Mr. Chapman lived across the street from my elementary school, in a ramshackle house behind the candy store.
I’d seen him around, but never met him until I started to deliver the Auburn Evening Star along 15th Street. That’s when I was in middle school. I had 56 paying customers, a modest-sized route, and they paid $1.10 per week for the Twilight Twinkle.
But I got 58 papers in my bundle, papers the regional route supervisor called samples, though I never really understood what he meant. The guy who ceded me the route said he kept one of the freebies for his parents and gave the other to Mr. Chapman. I didn’t ask why. He was in high school—the fact he even talked to me blew my 13-year-old mind.
So I tossed a paper onto Mr. Chapman’s porch every evening, just like I did all the others. Every now and then the old man would call me aside. He’d trudge over to where I straddled my custom green Schwinn with its slick tire and a sissy bar, and dump some loose change into my hands.
And he’d thank me for delivering the news to him.
People don’t place that kind of value on the news anymore. Today, we’re more like the guy that lived a few doors down. I’d ring the bell at this guy’s place to collect the bill and, most times, I’d hear footsteps but get no answer. Pretty soon $1.10 was $8.80 and he was cutting into my profit.
Since I started gathering the news instead of delivering it, the newspaper game has changed. Corporations that snatched up a lot of newspapers overpaid at the same time their advertisers were consolidating. Now these newspaper corporations have to service this debt with a fraction of their old advertising revenue.
About this time, too, newspapers started giving away their “product,” the news, on the World Wide Web. So the public soon placed the same value on the product the producers did: zero.
It doesn’t take a business school education to realize what has happened over the last 15 years. These two trends crossed and cost containment became the corporate strategy. They had immediate concerns with shareholders, so figuring out how to increase revenue took a back seat to cutting expenses.
A newspaper’s two major expenses are the printing press and the people who produce the words that fill the pages that press produces. It’s not a surprise, then, that reporters and editors were fired. Those who managed to stick around endured pay cuts and the threat that they might not survive the next round of firings.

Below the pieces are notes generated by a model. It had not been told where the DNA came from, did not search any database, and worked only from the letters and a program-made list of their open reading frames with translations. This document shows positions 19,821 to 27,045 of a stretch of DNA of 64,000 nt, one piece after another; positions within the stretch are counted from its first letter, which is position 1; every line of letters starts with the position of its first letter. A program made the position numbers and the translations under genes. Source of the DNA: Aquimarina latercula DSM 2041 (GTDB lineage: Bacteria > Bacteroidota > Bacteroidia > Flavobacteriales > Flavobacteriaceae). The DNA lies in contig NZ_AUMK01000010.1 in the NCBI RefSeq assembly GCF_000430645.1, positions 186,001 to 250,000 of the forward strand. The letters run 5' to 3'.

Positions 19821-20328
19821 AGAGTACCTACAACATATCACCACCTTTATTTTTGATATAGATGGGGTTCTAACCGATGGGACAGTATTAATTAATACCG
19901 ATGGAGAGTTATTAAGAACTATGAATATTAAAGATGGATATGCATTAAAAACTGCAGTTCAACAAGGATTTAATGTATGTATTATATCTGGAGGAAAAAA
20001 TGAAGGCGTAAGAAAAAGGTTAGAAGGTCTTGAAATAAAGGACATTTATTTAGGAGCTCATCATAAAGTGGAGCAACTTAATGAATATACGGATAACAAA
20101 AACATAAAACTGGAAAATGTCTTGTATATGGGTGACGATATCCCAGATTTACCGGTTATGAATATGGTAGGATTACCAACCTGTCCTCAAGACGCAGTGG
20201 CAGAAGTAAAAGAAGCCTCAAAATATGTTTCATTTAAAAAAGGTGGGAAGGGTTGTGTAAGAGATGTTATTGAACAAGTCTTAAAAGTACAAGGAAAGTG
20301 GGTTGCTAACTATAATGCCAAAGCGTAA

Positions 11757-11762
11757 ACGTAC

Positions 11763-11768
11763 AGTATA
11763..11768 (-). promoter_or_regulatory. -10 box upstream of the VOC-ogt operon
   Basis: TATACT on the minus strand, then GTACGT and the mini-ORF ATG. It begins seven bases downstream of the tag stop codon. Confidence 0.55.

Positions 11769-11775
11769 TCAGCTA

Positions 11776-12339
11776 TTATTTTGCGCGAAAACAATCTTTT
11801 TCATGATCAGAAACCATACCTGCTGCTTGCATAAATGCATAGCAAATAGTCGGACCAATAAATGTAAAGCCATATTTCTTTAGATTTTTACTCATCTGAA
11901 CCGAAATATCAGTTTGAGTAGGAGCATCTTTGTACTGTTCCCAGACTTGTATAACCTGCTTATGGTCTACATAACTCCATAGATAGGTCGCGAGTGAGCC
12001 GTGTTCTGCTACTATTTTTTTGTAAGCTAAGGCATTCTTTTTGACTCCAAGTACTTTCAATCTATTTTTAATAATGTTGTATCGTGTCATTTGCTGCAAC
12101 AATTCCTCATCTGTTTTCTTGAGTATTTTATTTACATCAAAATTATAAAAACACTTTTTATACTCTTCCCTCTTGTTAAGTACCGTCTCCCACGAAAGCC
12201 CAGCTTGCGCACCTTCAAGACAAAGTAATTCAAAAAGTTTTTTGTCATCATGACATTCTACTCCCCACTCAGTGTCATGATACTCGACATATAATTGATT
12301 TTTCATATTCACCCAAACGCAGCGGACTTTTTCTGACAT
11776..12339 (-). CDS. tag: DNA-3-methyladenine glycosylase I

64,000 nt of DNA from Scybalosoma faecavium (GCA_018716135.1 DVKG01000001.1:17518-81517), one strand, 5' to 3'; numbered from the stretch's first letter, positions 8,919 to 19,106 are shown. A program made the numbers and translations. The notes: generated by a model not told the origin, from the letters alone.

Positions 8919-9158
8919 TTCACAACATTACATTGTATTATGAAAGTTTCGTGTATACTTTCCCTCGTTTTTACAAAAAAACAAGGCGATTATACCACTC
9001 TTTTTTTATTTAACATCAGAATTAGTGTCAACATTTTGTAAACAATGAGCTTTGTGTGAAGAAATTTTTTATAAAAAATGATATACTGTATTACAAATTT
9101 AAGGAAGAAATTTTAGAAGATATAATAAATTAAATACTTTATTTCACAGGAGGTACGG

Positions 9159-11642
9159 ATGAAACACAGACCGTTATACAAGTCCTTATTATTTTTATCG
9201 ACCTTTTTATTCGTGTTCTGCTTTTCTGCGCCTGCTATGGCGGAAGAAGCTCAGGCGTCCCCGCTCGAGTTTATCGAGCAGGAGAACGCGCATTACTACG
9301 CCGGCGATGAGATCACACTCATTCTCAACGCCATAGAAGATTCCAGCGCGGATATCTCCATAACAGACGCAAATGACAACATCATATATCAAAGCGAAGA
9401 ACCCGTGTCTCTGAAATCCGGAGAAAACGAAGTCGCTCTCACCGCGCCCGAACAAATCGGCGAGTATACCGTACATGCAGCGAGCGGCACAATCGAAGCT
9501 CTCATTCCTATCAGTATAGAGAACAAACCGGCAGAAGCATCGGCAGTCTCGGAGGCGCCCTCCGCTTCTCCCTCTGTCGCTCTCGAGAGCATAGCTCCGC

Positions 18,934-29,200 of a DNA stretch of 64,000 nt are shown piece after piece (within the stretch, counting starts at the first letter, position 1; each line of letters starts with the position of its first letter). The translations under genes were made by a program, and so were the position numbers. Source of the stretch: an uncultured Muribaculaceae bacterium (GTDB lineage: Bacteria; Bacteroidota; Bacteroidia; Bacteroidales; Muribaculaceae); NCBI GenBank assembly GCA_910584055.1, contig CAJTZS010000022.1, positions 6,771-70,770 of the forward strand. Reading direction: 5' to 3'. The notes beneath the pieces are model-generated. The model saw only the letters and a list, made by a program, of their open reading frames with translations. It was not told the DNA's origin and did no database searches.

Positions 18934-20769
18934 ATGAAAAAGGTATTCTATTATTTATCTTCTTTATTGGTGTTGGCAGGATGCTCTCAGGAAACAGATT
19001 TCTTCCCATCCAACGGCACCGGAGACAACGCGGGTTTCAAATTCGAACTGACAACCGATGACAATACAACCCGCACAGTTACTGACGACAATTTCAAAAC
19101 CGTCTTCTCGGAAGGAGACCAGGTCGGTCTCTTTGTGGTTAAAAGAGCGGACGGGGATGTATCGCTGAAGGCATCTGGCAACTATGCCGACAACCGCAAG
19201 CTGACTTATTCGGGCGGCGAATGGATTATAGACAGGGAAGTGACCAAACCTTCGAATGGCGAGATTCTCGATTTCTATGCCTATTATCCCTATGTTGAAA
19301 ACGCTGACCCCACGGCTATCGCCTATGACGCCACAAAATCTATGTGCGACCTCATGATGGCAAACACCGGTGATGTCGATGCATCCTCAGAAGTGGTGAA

Now you can see the spiral caused by cutting those who produce the news while still trying to satisfy advertisers and the public. Coverage suffered, which allowed those who cancelled their subscriptions to rationalize their decisions. Meanwhile, newspapers continued to devalue their product by giving it away on the Internet in an attempt to show advertisers that they still had an audience.
I am neither defending newspaper management, nor casting aspersion on it. The industry, though, has failed in its attempt to adapt in the digital age. It has not convinced the public that news has value, even though the remaining reporters uncover important information about how we’re governed—or not—and stories about those who uplift our community or who seek to drag it down.
Without this information we’re unable to make independent choices in self-governance or our daily lives. We’re content to divide ourselves and accept or reject—never compromise—whatever our leaders or their partisan handlers offer up.
At least Mr. Chapman placed a value on the news and thanked me for delivering it.•
• Ketzenberger is president of the Indiana Fiscal Policy Institute, a not-for-profit dedicated to non-partisan research into the state’s tax policies and budget practices. Send comments on this column to firstname.lastname@example.org.